The leading man is an Asian-American. Tyler Alvarez, Olga Merediz, and Melissa Fumero are Latinx performers. J. B. Smoove and Kamaia Fairburn are African-American. When it comes to authentic racial diversity, Blockbuster has it all! The representation is well-incorporated into the central theme of a disappearing business as well. Each of the characters is given their own motivation for working at the store. In fact, there’s an episode where Timmy has to consider firing one of the employees due to financial concerns, and the writers perfectly use this premise to flesh out the characters and make you root for the central Blockbuster store as well. Also, Tyler’s character Carlos is bisexual and he brings it up only once in the show, quite matter-of-factly, mentioning he’s publicly out. That’s always liberating to see. His character happens to be a first-generation immigrant and that becomes more the source of stereotypical humor than his sexuality, which is a good change of pace when it comes to comedy that relies on stereotypes. His relationship with his parents is often the butt of the joke with him, but it’s never malicious and that contributes to the welcoming tone of Blockbuster. It’s a light-hearted inclusive show for everyone to enjoy!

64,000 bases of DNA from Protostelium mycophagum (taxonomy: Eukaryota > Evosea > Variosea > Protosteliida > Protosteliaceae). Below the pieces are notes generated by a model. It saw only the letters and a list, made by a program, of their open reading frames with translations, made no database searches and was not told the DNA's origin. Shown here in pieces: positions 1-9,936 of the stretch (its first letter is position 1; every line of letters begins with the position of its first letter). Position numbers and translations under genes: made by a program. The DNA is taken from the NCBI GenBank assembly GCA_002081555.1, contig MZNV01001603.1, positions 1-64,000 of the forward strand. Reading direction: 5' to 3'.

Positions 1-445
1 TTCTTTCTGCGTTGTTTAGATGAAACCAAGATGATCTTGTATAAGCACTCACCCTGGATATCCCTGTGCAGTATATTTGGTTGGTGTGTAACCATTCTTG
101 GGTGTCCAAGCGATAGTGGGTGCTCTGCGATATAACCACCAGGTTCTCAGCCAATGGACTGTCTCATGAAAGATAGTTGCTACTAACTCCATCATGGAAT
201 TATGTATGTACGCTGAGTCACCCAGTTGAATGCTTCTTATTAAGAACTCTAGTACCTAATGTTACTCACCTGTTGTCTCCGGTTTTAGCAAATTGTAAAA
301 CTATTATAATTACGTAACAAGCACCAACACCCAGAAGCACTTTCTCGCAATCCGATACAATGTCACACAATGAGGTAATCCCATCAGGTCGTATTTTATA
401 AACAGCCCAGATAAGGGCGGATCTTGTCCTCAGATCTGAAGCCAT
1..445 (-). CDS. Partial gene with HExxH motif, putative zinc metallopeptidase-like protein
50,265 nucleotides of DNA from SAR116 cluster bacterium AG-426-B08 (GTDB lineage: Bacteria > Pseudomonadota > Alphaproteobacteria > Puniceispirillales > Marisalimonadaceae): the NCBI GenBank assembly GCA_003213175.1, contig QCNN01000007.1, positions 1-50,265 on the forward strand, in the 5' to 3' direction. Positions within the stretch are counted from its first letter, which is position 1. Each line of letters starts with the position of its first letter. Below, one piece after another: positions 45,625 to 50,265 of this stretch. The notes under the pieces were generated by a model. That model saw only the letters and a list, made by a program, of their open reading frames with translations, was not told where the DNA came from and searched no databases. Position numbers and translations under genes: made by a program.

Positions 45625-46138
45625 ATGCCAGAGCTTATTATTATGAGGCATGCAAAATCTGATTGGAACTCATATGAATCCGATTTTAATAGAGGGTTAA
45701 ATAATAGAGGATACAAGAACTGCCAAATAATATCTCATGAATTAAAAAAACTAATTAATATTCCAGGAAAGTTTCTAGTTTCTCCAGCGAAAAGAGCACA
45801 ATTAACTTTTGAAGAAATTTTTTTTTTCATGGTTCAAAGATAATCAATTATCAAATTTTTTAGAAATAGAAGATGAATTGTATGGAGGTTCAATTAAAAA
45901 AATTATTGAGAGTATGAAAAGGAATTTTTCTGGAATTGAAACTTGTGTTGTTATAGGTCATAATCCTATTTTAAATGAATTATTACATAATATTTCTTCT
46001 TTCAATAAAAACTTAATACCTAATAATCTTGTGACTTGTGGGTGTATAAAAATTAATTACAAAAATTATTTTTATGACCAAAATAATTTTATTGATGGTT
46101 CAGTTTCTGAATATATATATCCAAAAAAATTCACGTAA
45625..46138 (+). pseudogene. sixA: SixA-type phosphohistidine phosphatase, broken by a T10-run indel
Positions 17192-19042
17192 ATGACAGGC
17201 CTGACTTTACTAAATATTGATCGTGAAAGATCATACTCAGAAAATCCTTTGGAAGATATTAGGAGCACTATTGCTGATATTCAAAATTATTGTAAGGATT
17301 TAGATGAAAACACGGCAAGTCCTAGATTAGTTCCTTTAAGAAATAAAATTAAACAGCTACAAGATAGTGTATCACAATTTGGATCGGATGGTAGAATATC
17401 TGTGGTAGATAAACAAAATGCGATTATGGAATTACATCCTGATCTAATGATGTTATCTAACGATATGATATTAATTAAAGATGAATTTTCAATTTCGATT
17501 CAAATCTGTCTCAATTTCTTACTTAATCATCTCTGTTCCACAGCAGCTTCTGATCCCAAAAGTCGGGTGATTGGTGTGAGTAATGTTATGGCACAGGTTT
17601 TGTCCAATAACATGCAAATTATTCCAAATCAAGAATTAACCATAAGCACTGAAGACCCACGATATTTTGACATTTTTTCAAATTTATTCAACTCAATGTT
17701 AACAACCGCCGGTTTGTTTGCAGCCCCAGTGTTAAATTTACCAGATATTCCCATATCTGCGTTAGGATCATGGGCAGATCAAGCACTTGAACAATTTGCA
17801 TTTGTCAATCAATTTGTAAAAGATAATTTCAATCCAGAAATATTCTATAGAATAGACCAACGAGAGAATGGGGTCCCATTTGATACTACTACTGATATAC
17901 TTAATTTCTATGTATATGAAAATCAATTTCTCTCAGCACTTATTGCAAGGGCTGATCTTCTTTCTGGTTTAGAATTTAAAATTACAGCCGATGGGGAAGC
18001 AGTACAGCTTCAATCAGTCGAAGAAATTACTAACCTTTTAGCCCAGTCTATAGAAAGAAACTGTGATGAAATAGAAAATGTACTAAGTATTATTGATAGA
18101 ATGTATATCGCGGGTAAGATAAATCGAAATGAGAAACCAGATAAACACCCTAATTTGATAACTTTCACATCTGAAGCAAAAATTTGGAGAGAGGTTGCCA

The major flaw of the series is that it’s hosted on Netflix and barely makes malicious comments about it despite being focused on the lives of people directly affected by the money-making mentality of the OTT corporation. That being said, I don’t just look forward to more biting jokes about Netflix from a second season if Blockbuster gets renewed for one. I’d like to see the show acknowledge that even if it’s a generational issue and his parents are genuinely supportive, Carlos’ sense of gratitude toward them is self-harmful at times. I’d also like to see Connie playing a bigger role than she does this season. She’s often the wise character who helps her younger peers with their life’s troubles. I believe there are more stories to be told about her, even if she’s two generations older than the youngest characters. To be honest, Blockbuster Season 1 feels so fun and worth the watch because it’s the first season. If storylines don’t become more serious and the comedy doesn’t become sharper, maybe the goofy tone of the show will make it hard to stay with it. Netflix owes me answers and a more biting and engaging tone with a second season. It owes me a second season as well. After the cancellation of diversity-focused content like Everything Sucks!, I Am Not Okay With This, First Kill, and Gentefied, I hope Netflix knows better than to cancel Blockbuster as well, especially seeing that it has potential!